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Is frozen fruit as healthy for you as fresh fruit?
Is frozen fruit as healthy for you as fresh fruit?

Berries – sweet, tangy, nature’s candy. We obviously know that they’re great fresh, but what about frozen? Frozen seems like the go to option for those times when they’re out of season, can’t find a good selection or just flat out need a berry fix. So we did a little research and here’s what we found:

Is frozen fruit as healthy for you as fresh fruit?

Yes, but read your labels carefully. That shouldn’t be an issue since you already do that, rigghhhhttt? Scan the front and back of the package and make sure the contents does not contain syrup. Syrup packs in extra sugar and calories, things you don’t need with your fruit.

Frozen fruit is also picked at its peak of ripeness and quickly frozen. Fresh fruit, on the other hand, can often sit around for days while waiting for shipping and purchase. The longer the fruit sits, the less nutritional value it holds. So buy your fresh fruit from farmer’s markets, produce stands or ask your grocer to direct you to the freshest fruits in their store.

Frozen Fruit Cheat Sheet

Avoid:
Berries frozen in syrup, it adds extra calories.

Buy:
Whole or sliced.

Top picks:
Blackberries, cherries, pineapple, peaches, strawberries, blueberries, mango, raspberries, mixed berries or tropical fruit

How to use:
Topping for desserts, ice cream
Baking
Fruit salads
A healthy snack
Use instead of ice cubes in drinks
Fruit Cubes
Smoothies/Slush
Assorted recipes

Nutritional Benefits

Blackberries
A Naturally Low Fat Food
A Naturally Cholesterol Free Food
A Naturally Low Sodium Food
Low fat diets rich in fiber-containing fruits and vegetables and grain products may reduce the risk of some types of cancer, a disease associated with many factors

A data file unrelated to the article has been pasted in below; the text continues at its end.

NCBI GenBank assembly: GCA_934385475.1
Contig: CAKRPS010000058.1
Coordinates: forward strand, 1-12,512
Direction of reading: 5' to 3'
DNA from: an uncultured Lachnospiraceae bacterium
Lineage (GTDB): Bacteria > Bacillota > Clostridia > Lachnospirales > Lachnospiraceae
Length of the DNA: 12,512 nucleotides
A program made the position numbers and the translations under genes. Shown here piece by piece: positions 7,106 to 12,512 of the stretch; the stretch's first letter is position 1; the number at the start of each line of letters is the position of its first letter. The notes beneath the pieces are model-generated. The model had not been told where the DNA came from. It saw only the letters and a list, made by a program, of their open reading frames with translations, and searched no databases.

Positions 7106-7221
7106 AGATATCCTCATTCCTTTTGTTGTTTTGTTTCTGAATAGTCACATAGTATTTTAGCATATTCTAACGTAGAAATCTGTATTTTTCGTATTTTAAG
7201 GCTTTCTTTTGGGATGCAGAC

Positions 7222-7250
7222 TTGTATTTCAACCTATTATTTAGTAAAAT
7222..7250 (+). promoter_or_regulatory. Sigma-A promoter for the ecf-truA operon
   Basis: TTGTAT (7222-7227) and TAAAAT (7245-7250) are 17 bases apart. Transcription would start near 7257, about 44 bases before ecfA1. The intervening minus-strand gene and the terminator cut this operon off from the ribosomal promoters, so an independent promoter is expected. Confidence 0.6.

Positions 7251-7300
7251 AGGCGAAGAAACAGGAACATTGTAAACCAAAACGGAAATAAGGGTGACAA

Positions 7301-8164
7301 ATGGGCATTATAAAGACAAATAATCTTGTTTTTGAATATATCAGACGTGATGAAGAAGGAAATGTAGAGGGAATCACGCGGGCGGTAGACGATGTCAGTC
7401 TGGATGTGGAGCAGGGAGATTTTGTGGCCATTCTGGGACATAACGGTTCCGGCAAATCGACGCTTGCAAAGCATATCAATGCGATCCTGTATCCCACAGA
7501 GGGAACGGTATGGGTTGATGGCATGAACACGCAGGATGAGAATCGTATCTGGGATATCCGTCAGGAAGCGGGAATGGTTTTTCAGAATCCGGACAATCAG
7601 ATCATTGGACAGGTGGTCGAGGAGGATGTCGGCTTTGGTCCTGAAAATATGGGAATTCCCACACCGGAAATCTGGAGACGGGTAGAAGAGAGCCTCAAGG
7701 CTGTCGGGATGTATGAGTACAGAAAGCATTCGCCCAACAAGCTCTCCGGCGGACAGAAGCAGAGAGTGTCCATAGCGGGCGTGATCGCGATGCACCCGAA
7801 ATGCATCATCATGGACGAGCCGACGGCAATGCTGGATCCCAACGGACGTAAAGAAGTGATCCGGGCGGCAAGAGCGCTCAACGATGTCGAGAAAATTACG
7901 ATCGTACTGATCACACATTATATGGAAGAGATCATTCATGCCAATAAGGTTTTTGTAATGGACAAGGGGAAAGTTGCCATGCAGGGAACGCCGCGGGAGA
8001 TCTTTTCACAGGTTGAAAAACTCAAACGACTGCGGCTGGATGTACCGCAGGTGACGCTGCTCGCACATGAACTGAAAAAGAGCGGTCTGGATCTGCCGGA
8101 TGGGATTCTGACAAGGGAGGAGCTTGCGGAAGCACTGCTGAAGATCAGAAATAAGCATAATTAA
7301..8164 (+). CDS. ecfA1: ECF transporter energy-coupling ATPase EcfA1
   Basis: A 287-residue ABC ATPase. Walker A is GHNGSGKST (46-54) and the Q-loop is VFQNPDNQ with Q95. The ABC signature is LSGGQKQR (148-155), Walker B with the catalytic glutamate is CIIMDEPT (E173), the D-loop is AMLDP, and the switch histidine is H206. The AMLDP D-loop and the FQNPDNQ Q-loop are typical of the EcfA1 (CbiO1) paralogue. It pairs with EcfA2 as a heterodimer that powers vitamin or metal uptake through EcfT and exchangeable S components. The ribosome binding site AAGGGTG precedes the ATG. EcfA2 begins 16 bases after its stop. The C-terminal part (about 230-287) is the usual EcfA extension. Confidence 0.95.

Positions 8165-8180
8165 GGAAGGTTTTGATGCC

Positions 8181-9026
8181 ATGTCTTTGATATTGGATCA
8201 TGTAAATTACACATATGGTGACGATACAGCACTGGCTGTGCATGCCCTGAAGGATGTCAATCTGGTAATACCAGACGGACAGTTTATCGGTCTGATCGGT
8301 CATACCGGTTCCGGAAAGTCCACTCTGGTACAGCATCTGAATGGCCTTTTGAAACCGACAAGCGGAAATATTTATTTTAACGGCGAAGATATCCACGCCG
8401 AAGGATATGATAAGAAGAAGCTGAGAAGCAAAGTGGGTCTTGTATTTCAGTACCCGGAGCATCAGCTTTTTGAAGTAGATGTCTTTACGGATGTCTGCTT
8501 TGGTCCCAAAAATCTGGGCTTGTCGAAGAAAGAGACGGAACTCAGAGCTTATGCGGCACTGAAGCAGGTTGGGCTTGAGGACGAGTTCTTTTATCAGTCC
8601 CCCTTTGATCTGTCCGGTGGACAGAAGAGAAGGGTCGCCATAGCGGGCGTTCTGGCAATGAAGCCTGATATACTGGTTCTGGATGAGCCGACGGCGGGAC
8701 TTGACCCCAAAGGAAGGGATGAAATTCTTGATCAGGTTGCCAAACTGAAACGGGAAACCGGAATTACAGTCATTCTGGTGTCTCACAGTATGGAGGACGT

While many factors affect heart disease, diets low in saturated fat and cholesterol may reduce the risk of this disease
Diets low in sodium may reduce the risk of high blood pressure, a disease associated with many factors
Healthful diets with adequate folic acid may reduce a woman’s risk of having a child with a brain or spinal cord defect
Excellent Source of Dietary Fiber
Excellent Source of Vitamin K
Good Source of Folate
Excellent Source of Manganese

Blueberries
A Naturally Low Fat Food
A Naturally Cholesterol Free Food
A Naturally Low Sodium Food
Low fat diets rich in fiber-containing fruits and vegetables and grain products may reduce the risk of some types of cancer, a disease associated with many factors
While many factors affect heart disease, diets low in saturated fat and cholesterol may reduce the risk of this disease
Development of cancer depends on many factors. A diet low in total fat may reduce the risk of some cancers
Diets low in sodium may reduce the risk of high blood pressure, a disease associated with many factors
Good Source of Dietary Fiber
Excellent Source of Vitamin K
Good Source of Manganese

Pineapple
A Naturally Low Fat Food
A Naturally Cholesterol Free Food
A Naturally Very Low Sodium Food
While many factors affect heart disease, diets low in saturated fat and cholesterol may reduce the risk of this disease
Development of cancer depends on many factors. A diet low in total fat may reduce the risk of some cancers
Diets low in sodium may reduce the risk of high blood pressure, a disease associated with many factors
Excellent Source of Vitamin C

Raspberries
A Naturally Low Fat Food
A Naturally Cholesterol Free Food
A Naturally Low Sodium Food
While many factors affect heart disease, diets low in saturated fat and cholesterol may reduce the risk of this disease
Development of cancer depends on many factors. A diet low in total fat may reduce the risk of some cancers
Diets low in sodium may reduce the risk of high blood pressure, a disease associated with many factors
Excellent Source of Dietary Fiber
Excellent Source of Vitamin C
Good Source of Vitamin K
Excellent Source of Manganese

Strawberries
A Naturally Low Fat Food
A Naturally Cholesterol Free Food
A Naturally Sodium Free Food
Low fat diets rich in fiber-containing fruits and vegetables and grain products may reduce the risk of some types of cancer, a disease associated with many factors
While many factors affect heart disease, diets low in saturated fat and cholesterol may reduce the risk of this disease
Development of cancer depends on many factors. A diet low in total fat may reduce the risk of some cancers
Diets low in sodium may reduce the risk of high blood pressure, a disease associated with many factors
Good Source of Dietary Fiber
Excellent Source of Vitamin C
Excellent Source of Manganese

*nutritional information from Dole

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